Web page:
Volkswagen Beetle hatchback (2011-2019) - Interior & comfort
The Volkswagen Beetle has a well built interior and the controls are easy to use
To a degree, the Beetle’s interior is standard Volkswagen fare with some retro flourishes. You get high-quality plastics, clear dashboard dials and easy-to-use controls. Wind and road noise are well supressed and, while the Beetle isn’t unduly uncomfortable over poor road surfaces, it’s not quite as smooth as the old Golf on which it’s based.
Volkswagen Beetle dashboard
The full-length body-coloured metal-effect dashboard lifts the overall interior ambiance and you can order it in contrasting colours at extra cost, should you wish. The vertical glovebox lid also harks back to the original Beetle’s design and it’s supplemented by a second, more usable glovebox underneath.
All Beetles come with an infotainment touchscreen that’s easy to use, while the confortable seats mean those in the front are well served on long journeys, even if the tight rear seats dent overall comfort levels.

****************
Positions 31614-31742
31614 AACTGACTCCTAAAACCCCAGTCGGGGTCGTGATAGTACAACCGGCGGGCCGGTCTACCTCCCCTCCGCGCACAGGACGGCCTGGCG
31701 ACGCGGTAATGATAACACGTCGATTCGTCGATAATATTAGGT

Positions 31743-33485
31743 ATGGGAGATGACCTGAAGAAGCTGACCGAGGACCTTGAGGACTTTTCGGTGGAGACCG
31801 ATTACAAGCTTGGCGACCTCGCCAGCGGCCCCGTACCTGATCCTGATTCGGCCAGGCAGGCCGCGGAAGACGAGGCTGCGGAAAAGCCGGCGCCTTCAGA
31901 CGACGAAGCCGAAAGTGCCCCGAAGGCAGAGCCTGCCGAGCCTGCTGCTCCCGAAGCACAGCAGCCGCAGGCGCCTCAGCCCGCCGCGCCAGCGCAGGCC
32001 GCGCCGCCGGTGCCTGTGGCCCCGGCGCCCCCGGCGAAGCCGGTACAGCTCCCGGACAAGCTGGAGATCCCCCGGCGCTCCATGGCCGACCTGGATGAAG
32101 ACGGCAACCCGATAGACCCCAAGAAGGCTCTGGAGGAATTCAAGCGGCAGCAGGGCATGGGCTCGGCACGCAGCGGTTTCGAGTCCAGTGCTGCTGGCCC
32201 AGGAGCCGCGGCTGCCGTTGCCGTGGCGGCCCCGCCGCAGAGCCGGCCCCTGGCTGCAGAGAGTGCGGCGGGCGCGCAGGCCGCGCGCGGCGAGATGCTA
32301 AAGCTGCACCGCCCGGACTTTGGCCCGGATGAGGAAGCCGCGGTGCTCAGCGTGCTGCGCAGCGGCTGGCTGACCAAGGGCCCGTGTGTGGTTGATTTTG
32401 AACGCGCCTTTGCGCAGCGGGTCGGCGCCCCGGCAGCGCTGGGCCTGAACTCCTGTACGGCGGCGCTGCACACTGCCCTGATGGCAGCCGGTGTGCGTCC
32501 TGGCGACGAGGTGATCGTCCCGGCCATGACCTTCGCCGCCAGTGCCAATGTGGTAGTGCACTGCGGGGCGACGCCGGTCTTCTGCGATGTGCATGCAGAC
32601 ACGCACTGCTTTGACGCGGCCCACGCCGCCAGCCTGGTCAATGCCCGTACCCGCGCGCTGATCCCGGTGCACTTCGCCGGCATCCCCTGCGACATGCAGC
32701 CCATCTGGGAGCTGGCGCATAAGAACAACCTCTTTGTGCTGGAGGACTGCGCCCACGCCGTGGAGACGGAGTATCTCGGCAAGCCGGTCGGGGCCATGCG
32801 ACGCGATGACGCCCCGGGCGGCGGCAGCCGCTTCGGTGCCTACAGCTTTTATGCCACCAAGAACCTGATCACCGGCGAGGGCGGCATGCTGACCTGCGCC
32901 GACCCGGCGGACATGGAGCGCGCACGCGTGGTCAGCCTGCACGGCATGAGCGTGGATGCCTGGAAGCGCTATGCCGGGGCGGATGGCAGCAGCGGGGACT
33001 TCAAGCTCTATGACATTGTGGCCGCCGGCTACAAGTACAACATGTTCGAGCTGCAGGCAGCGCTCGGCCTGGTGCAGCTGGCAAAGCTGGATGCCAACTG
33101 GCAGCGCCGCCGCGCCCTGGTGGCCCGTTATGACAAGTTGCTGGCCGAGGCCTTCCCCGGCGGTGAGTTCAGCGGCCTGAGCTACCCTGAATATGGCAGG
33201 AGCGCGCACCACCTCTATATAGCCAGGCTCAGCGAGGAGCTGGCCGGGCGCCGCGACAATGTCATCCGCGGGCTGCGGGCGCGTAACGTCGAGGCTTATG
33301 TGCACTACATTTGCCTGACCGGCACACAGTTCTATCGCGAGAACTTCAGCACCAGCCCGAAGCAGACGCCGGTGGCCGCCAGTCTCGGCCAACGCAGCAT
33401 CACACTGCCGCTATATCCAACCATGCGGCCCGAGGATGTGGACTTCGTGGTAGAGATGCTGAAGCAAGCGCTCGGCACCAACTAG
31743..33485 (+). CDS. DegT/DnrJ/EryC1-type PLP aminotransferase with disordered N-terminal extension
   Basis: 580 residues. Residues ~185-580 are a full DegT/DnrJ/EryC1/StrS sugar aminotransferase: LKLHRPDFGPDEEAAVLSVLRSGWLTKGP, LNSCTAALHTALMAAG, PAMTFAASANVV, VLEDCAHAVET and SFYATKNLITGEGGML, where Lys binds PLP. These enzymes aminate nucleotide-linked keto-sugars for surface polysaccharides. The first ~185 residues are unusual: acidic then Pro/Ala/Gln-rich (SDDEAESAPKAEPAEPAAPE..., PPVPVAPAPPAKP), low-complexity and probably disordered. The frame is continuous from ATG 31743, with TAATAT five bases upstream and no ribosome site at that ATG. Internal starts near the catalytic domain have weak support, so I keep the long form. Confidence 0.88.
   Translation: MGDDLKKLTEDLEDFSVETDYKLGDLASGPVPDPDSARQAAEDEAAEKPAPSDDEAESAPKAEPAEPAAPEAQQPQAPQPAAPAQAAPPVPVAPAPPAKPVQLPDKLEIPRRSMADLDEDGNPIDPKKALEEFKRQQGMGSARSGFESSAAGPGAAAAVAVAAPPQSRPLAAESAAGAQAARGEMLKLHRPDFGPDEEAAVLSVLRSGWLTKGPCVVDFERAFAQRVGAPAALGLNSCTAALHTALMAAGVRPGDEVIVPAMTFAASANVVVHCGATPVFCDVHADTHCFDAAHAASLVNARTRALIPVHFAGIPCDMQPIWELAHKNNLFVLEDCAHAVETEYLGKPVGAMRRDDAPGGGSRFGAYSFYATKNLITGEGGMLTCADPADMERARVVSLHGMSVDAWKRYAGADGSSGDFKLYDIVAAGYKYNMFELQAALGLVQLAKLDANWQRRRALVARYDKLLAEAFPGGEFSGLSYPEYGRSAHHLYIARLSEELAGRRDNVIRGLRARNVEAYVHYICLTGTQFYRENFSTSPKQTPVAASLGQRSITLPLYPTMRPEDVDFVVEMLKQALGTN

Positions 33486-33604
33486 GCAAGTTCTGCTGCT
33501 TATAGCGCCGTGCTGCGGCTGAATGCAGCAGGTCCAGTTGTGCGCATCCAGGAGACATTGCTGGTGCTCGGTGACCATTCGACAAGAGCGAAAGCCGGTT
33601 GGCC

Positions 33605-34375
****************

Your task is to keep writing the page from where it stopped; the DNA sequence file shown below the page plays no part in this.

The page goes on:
Volkswagen actually asks slightly less money for the entry-level Beetle than it does for the cheapest Golf although if you go for this option, you won’t get alloy wheels. Still, all cars come with air-conditioning, Bluetooth connectivity and remote central locking.
Upgrading to Design trim is generally advised. For a shade over £2,000, this gets you 17-inch alloy wheels, an alarm, a leather multifunction steering wheel and front foglights. Choosing Design trim also means you get a choice of engine as the unnamed, entry-level Beetle trim is only available with the 1.2-litre petrol.
The Beetle Dune looks suitably funky and chunky but it – and the sporty R-Line model – are expensive, at about £2,000 and £4,000 more than Design – even if the 148bhp diesel engine becomes available with these trims.
Adding sat nav costs around £650 with Design trim, while a panoramic sunroof comes is about £1,000. The all-round parking sensors we recommend are £375, though the Dune and R-Line get these as standard.